Monday, October 03, 2011

Three Poem Drafts

Death of Brutus

From Abydos to farther shore
the army waited there to cross,
but night was come and full of sleep
they breathed till morning's dawn;
yet Brutus, who beyond all men
could sleep's temptations shake,
alone sat thinking of his future deeds.
A rustle caught his thoughtful ear,
a breeze perhaps, or owl -- but no --
for at the tent-door stood a form
like unto man, or corpse, or wraith.
And Brutus said: "Who may you be?"
Then said the form: "At Philippi
shall you and I again cross paths."
"Then I shall see you," Brutus said.
And after time had passed he came
to Philippi against the force
of Antony, Octavian,
and all their allies; there he fought
with valor on the battlefield
and won, and sacked the other camp.
But night had come; he planning still
to fight again in morning light,
the form again was shown to him.
No word it spoke, and yet he heard.
The morning came, his army fought,
and lost, and, routed, fled the field,
but Brutus drew instead aside
to rocky place, and took his sword,
and pressed it to his beating chest;
the sword went in, impressed with will
by Brutus' hand, and Caesar's hand.

I Love You Well, but then I Would Say That

I love you well, but then I would say that:
incentive for those words I have in spades,
so you'd be in your right to wonder what I'm at
when I declare a love that will not fade,
and ask who pays the piper, what motive hides,
what sly agenda calls my voice's tune,
whenever I say your eye can overthrow my pride
or ever I promise you all the stars and moon.
And guilty I confess myself to be, it's true,
for I would say such things to feel the bliss
that comes from seeing smiles shine from you
or feel caress of hand or brush of kiss.
I want these things -- you see I do not lie --
and out of want such words will come unbid:
they out a mouth unwilling freely fly,
nor can my will return them to be hid.
In wanting you, such foolish words will come,
or else I must stand silent, mute, and dumb.

No, I Do Not Love You

No, I do not love you, no matter how you try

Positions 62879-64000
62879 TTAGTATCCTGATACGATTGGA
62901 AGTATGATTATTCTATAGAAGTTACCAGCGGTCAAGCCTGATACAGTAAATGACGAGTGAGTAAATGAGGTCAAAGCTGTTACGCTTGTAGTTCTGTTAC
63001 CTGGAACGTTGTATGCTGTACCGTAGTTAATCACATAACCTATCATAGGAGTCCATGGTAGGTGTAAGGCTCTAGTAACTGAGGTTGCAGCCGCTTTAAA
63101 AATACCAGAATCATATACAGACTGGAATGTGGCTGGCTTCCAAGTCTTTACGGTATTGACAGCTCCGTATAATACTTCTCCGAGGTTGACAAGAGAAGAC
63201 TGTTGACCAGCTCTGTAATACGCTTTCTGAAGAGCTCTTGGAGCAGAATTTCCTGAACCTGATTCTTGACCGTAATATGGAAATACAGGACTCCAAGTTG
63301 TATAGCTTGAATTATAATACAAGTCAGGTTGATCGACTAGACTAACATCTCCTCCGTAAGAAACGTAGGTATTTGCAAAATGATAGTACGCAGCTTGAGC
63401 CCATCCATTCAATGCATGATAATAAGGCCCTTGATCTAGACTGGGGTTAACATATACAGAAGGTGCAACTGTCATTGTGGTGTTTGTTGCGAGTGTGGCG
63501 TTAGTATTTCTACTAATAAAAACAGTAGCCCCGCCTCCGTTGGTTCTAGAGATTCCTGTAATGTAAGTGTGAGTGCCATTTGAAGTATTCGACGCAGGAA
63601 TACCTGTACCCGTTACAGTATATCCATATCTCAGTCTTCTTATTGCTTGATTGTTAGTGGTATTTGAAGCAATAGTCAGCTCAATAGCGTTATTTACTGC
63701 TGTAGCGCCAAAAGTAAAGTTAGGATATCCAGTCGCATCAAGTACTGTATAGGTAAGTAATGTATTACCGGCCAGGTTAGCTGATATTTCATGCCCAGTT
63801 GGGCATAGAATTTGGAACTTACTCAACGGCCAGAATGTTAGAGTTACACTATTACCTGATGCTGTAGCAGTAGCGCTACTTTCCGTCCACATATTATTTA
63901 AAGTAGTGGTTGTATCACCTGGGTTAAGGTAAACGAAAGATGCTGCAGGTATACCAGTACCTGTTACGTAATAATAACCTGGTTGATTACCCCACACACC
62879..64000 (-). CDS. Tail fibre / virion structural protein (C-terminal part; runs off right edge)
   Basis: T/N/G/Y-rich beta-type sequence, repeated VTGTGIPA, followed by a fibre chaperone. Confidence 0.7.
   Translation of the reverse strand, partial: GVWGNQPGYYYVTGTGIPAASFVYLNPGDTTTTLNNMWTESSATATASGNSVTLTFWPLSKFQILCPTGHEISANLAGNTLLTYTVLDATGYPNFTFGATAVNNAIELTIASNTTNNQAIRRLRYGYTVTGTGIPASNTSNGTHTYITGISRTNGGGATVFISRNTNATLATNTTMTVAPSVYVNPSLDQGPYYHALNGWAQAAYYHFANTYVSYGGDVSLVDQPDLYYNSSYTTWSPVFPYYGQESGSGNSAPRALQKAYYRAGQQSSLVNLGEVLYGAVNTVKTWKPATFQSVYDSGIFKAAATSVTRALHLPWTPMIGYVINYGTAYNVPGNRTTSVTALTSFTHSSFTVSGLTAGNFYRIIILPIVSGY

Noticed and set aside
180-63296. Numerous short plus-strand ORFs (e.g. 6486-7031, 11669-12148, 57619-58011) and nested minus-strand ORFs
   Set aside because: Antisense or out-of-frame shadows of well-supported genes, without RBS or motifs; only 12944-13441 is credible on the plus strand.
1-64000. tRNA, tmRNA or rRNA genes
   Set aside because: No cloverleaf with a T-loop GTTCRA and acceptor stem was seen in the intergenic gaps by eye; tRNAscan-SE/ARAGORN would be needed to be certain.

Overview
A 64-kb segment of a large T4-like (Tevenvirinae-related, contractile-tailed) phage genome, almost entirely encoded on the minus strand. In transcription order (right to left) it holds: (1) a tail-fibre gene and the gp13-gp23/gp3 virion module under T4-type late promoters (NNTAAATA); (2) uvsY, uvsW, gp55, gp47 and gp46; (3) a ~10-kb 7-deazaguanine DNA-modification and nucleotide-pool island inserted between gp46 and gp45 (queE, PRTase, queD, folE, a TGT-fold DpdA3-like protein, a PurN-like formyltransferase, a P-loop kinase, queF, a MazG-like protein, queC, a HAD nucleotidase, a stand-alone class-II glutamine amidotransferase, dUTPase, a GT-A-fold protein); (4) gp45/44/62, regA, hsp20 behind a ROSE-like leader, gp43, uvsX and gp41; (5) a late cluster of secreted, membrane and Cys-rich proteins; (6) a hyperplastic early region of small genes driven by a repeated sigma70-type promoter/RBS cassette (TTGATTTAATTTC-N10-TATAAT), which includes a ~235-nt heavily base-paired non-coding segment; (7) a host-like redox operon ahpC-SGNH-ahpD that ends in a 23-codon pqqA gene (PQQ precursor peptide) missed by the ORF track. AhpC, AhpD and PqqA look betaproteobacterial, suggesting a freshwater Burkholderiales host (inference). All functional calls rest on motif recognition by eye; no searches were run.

to read it in the happiness of some unguarded sigh,
or in my doing all for you each minute, hour, day,
until the world is over or I finally come to die--
no, love this thing is not, no matter what you say.

No, I do not love you, you foolish, foolish girl;
you must not call it love when I make you all my world,
or when in sleep I sigh at some memory of your name,
or when a kiss from you makes all my insides whirl --
you may call it love, but I swear it's not the same.

5 comments:

  1. Arsen Darnay8:18 AM

    I'm taken with the clear, sharp narrative power of Death of Brutus, wonderfully blended with the poetic execution. You do insist on calling these drafts, Brandon, so let me propose that the last word in that poem should be "own" rather than "hand"...

    ReplyDelete
  2. branemrys9:22 AM

    The 'hand' does indeed seem a little weak.

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  3. Brigitte1:00 PM

    Your poetry speaks vibrantly to me.  I would very much enjoy to have all your poem "drafts" and others.  Would you consider such an anthology?

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  4. branemrys3:22 PM

    I've actually been working on putting together something, at least for the poems of the first five or six years of Siris; it's just a matter of finding the time. I'm hoping that I can get it done at some point in the next few months.

    ReplyDelete
  5. Catherine Hodge8:46 AM

    I agree. We need an anthology.

    ReplyDelete

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